METHODS AND MATERIALS courtship behaviors were scored without the observer knowing
the precise nature of the mosaic.
Fly Stocks. D. simulans: an isofemale line collected in As in our previous work (14), we scored three aspects of
Florida City, FL, in 1985 and used in our previous mating courtship: courtship latency (time until any male first oriented
experiments (27-29). toward the female and vibrated his wings), number of court-
(ii) D. melanogaster Horka: Fs(3) Horka, mwh, e/T(1:3) OR ship bouts, and number of attempted copulations (male curls
60/TM3, y+ re pP sep 1(3)89Aa Sb bx-34e e Ser. Horka is a abdomen and attempts to mount the dead female). We also
dominant female-sterile mutation on the third chromosome, scored the courtship of D. simulans males presented with 26
localized to cytological region 87E (30). When this chromo- nonmosaic F1 hybrids of each sex.
some is contributed by males, the female progeny show Statistical Analysis. In multiple-regression analyses, which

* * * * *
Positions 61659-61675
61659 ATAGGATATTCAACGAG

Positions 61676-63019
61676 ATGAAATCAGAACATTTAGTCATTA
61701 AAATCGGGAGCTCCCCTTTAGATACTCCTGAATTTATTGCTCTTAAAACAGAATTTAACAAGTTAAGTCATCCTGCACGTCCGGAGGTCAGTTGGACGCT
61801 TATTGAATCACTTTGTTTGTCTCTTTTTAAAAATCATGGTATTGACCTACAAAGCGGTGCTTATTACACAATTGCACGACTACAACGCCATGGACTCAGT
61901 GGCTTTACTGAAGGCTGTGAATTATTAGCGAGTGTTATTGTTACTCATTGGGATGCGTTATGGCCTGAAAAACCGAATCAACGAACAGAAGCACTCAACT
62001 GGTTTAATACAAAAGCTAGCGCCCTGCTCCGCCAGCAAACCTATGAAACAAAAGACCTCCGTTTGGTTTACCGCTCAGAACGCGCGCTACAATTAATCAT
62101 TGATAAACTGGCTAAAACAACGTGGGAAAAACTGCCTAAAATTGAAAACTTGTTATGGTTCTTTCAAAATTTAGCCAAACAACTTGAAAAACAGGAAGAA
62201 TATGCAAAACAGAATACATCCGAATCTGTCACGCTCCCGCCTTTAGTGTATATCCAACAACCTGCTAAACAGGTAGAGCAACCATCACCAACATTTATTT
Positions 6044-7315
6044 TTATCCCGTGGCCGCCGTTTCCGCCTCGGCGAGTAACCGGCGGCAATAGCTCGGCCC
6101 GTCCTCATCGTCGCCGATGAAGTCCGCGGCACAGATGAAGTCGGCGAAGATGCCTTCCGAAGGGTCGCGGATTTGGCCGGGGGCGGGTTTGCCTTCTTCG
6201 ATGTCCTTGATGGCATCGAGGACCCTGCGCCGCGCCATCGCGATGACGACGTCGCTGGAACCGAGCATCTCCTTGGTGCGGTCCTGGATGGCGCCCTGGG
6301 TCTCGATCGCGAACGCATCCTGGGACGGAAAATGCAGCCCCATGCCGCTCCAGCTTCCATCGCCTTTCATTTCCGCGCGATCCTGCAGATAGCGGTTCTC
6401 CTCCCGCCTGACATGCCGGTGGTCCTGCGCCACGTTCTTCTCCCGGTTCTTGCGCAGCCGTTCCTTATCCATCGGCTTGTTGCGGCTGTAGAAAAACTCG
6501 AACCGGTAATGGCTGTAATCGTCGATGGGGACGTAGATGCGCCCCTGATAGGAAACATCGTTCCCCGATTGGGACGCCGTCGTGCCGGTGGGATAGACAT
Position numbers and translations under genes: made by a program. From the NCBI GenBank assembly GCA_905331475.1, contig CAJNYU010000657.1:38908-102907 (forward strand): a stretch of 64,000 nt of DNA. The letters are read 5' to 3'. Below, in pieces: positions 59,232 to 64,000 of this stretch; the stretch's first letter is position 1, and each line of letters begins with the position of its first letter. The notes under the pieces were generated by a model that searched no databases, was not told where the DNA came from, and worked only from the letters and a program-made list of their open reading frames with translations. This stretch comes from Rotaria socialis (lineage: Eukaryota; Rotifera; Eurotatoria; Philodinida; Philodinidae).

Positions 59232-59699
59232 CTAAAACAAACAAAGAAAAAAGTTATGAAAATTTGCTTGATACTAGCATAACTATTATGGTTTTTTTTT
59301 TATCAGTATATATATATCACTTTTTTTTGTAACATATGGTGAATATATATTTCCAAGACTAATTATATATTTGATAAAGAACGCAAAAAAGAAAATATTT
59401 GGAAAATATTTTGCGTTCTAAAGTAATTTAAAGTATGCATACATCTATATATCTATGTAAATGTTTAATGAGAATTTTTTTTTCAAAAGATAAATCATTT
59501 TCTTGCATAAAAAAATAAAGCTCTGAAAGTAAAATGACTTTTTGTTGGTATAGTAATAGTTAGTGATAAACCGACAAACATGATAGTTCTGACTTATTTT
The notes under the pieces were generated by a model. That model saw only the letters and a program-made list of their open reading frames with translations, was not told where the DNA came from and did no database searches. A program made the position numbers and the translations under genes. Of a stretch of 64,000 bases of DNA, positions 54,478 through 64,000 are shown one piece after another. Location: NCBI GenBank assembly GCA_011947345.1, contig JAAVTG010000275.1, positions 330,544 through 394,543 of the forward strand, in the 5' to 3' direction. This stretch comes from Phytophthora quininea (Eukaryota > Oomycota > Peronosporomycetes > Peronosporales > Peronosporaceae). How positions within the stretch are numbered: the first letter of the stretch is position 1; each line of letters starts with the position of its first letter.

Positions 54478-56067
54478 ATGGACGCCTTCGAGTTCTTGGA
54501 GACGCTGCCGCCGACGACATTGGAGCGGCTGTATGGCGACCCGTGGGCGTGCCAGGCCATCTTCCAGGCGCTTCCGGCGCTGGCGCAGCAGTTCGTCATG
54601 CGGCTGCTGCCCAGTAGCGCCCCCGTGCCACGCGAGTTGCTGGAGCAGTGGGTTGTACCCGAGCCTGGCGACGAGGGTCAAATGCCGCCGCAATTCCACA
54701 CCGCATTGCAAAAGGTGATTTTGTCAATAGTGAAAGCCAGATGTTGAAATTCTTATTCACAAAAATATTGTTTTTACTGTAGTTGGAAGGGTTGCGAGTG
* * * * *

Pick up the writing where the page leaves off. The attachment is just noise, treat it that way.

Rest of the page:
frequent X-chromosome loss leading to production of gynan- involved six independent variables, we corrected significance
dromorphs (30). levels by the standard Bonferroni procedure, dividing the
(iii) D. melanogastery w f: a standard stock used for scoring standard significance level (P = 0.05) by 6 to produce a
maternal X-chromosome loss, as XO male parts will show threshold significance level of 0.008. Two-tailed tests were
combinations of the X-chromosome-linked recessive markers used in all cases.
(yellow cuticle, white eyes, and forked bristles). This limits us
largely to scoring the dorsal half of the body, although the
gender of genitals on the ventral abdomen can be determined RESULTS
by their morphology. Because mosaics are females who develop male tissue through
Generation of Gynandromorphs. Horka/TM3 Sb, Ser males loss of an X chromosome, we expressed their pheromone con-